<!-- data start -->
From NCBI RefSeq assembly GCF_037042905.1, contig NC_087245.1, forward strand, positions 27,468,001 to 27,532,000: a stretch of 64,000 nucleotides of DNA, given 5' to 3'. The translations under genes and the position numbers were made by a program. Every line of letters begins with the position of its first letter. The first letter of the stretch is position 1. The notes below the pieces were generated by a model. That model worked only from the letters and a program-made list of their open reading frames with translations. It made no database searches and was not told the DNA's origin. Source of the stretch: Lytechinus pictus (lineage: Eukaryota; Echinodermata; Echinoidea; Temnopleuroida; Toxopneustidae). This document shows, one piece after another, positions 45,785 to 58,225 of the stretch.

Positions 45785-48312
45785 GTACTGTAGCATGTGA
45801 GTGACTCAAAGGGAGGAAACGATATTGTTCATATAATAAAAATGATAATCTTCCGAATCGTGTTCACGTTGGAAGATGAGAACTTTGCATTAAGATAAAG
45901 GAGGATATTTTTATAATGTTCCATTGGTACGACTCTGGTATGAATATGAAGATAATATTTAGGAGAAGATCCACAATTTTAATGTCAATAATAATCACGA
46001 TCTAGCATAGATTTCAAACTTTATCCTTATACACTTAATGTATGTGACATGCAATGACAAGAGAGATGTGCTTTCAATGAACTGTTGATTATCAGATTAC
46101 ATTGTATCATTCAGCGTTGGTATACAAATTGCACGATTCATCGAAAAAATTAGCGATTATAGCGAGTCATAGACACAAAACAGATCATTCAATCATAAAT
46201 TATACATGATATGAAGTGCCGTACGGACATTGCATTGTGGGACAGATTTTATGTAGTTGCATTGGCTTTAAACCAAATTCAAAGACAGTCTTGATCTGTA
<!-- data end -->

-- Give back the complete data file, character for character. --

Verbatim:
From NCBI RefSeq assembly GCF_037042905.1, contig NC_087245.1, forward strand, positions 27,468,001 to 27,532,000: a stretch of 64,000 nucleotides of DNA, given 5' to 3'. The translations under genes and the position numbers were made by a program. Every line of letters begins with the position of its first letter. The first letter of the stretch is position 1. The notes below the pieces were generated by a model. That model worked only from the letters and a program-made list of their open reading frames with translations. It made no database searches and was not told the DNA's origin. Source of the stretch: Lytechinus pictus (lineage: Eukaryota; Echinodermata; Echinoidea; Temnopleuroida; Toxopneustidae). This document shows, one piece after another, positions 45,785 to 58,225 of the stretch.

Positions 45785-48312
45785 GTACTGTAGCATGTGA
45801 GTGACTCAAAGGGAGGAAACGATATTGTTCATATAATAAAAATGATAATCTTCCGAATCGTGTTCACGTTGGAAGATGAGAACTTTGCATTAAGATAAAG
45901 GAGGATATTTTTATAATGTTCCATTGGTACGACTCTGGTATGAATATGAAGATAATATTTAGGAGAAGATCCACAATTTTAATGTCAATAATAATCACGA
46001 TCTAGCATAGATTTCAAACTTTATCCTTATACACTTAATGTATGTGACATGCAATGACAAGAGAGATGTGCTTTCAATGAACTGTTGATTATCAGATTAC
46101 ATTGTATCATTCAGCGTTGGTATACAAATTGCACGATTCATCGAAAAAATTAGCGATTATAGCGAGTCATAGACACAAAACAGATCATTCAATCATAAAT
46201 TATACATGATATGAAGTGCCGTACGGACATTGCATTGTGGGACAGATTTTATGTAGTTGCATTGGCTTTAAACCAAATTCAAAGACAGTCTTGATCTGTA